References from this Presentation

View the ScreenCast of this event (Quicktime Video 290.9MB Apr22 11)
Energy-Water Nexus Webinar Presentation (PowerPoint 2007 (.pptx) 38.4MB Apr7 11)

Web sites referred to during the presentation
GE Data Visualization site and the appliance energy usage data
US Energy Information Administration - abundant resources about energy

References from the Presentation

Central Arizona Project. (2009). Ensuring reliable water supplies for central Arizona.

Central Arizona Project. (2010). Central Arizona Project website.

Dell, J. (2010). Balancing the energy-water nexus. Proceedings, World Energy Conference, Toronto, Ontario, Canada.

Electric Power Research Institute (2008). Summary of presentations, EPRI advanced cooling technology workshop, Palo Alto, California.

General Electric Company. (2011). Home appliance energy use.

Grabiel, T. (2006). Drawdown: An update on groundwater mining on Black Mesa. Natural Resources Defense Council Issue Paper.

International Business Times. (2011). Update from IAEA on Fukushima Nuclear Plant.

King, C. W., & Webber, M. E. (2008). Water intensity of transportation. Environmental Science and Technology, 42, 7866-7872.

Kraker, D. (2002). Is a coal mine pumping the Hopi dry? High Country News,

Lamberton, M., Newman, D., Eden, S., & Gelt, J. (2010). The water-energy nexus. Arroyo

Littin, G.R. (1999). Monitoring the effects of ground-water withdrawals from the N Aquifer in the Black Mesa area, northeastern Arizona. US Geological Survey Fact Sheet 064-99.

McKinnon, S. (2008, 07 December). Arizona's water and power supplies intertwined. Arizona Republic.

McKinnon, S. (2010, 12 August). Lake Mead at 54-year low. Arizona Republic.

National Research Council. (2010). Advancing the science of climate change. Washington, DC: National Research Council.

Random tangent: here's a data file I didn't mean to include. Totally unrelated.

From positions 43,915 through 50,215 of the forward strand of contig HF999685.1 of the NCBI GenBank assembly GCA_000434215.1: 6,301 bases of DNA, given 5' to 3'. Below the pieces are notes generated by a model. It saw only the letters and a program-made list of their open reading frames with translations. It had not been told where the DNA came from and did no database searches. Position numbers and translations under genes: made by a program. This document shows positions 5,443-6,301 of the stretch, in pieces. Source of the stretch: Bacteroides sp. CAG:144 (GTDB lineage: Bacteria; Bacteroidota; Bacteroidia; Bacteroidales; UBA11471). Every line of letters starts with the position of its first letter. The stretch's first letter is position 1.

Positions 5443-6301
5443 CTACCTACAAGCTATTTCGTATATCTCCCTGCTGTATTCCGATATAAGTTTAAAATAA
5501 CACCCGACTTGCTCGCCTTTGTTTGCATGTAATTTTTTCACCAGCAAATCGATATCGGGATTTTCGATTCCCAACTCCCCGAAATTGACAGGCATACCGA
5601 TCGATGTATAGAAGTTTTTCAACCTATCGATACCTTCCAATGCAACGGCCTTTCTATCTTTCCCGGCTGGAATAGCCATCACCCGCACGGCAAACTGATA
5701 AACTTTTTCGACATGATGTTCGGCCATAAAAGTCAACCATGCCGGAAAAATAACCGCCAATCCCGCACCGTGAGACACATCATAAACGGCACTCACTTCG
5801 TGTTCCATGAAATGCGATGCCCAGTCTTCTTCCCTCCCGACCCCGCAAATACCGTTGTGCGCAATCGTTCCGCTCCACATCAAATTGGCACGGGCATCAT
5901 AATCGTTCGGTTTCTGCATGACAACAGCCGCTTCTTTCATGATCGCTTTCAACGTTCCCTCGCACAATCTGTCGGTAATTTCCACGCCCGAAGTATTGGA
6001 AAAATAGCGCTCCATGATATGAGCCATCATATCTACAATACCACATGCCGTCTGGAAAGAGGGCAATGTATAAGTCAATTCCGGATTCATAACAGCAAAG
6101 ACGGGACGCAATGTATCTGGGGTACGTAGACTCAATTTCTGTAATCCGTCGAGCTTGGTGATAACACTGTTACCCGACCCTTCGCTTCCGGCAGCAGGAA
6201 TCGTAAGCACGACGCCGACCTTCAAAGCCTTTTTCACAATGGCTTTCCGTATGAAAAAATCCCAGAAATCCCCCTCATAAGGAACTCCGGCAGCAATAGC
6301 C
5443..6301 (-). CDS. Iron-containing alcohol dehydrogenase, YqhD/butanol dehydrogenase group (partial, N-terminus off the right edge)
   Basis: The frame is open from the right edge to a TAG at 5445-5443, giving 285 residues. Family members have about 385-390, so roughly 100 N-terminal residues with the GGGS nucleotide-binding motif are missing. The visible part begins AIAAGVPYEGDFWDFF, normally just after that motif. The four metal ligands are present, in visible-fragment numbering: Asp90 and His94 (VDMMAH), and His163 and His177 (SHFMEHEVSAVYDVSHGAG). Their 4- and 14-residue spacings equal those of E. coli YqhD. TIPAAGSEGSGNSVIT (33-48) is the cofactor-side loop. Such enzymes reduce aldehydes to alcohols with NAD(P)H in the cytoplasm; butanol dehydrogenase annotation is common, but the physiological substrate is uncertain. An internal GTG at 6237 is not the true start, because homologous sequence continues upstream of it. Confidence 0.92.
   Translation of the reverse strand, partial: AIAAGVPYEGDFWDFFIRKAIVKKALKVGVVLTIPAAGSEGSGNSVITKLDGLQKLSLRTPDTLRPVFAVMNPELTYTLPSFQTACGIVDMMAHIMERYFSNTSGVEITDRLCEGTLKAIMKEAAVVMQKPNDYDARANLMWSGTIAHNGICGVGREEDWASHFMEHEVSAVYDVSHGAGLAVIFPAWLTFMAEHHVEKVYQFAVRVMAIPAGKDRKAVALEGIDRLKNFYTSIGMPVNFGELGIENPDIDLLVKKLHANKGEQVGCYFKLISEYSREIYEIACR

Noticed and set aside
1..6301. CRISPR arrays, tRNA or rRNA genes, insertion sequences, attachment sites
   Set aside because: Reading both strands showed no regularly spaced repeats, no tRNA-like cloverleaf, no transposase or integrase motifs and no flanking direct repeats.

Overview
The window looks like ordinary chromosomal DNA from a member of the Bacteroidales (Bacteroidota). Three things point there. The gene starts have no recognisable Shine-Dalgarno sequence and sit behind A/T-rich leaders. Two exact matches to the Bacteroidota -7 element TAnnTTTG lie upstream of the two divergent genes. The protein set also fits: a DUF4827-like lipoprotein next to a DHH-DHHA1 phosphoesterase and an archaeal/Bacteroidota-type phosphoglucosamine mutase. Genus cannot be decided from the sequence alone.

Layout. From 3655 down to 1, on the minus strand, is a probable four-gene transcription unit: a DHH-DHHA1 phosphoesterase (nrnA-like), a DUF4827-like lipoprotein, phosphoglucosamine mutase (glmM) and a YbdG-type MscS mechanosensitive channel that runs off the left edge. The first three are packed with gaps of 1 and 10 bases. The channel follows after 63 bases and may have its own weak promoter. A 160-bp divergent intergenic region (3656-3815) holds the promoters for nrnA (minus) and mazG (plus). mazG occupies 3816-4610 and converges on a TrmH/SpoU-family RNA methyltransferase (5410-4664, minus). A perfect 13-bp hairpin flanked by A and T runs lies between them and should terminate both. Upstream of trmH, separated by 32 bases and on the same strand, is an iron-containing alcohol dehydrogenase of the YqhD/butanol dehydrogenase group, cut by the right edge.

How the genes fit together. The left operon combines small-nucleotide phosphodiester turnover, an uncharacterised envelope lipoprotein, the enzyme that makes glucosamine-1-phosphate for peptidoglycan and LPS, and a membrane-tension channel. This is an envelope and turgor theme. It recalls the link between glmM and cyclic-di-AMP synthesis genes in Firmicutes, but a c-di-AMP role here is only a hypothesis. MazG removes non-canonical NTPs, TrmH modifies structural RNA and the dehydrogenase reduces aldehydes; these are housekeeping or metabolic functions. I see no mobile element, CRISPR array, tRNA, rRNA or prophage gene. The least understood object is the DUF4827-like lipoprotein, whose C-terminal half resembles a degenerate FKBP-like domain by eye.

Owen, G. (2008). Impacts: Drought and people.

Pasqualetti, M.J., & Kelley, S. (2008). The water costs of electricity in Arizona: Executive summary. Arizona Water Institute.

Sustainability of Semi-Arid Hydrology and Riparian Areas (SAHRA). (2007). The water-energy nexus. Southwest Hydrology, v. 6, no. 5.

Thomas, B. E. (2002). Ground-water, surface-water, and water-chemistry data, Black Mesa area, northeastern Arizona—2000-2001, and performance and sensitivity of the 1988 USGS numerical model of the N Aquifer. U.S. Geological Survey Water-Resources Investigations Report 02-4211.

US Department of Energy. (2006). Energy demands on water resources: Report to Congress on the interdependency of energy and water.

US Department of Energy. (n.d.). The energy-water nexus.

US Geological Survey. (2004). Black Mesa monitoring program.

US Office of Surface Mining. (2006). Black Mesa Project draft environmental impact statement. Office of Surface Mining Report DOI DS 06-48 OSM-EIS-33.

Woodhouse, B. (2007). Energy demands on water resources: The Federal perspective. Southwest Hydrology, v. 6, no. 5, p. 18.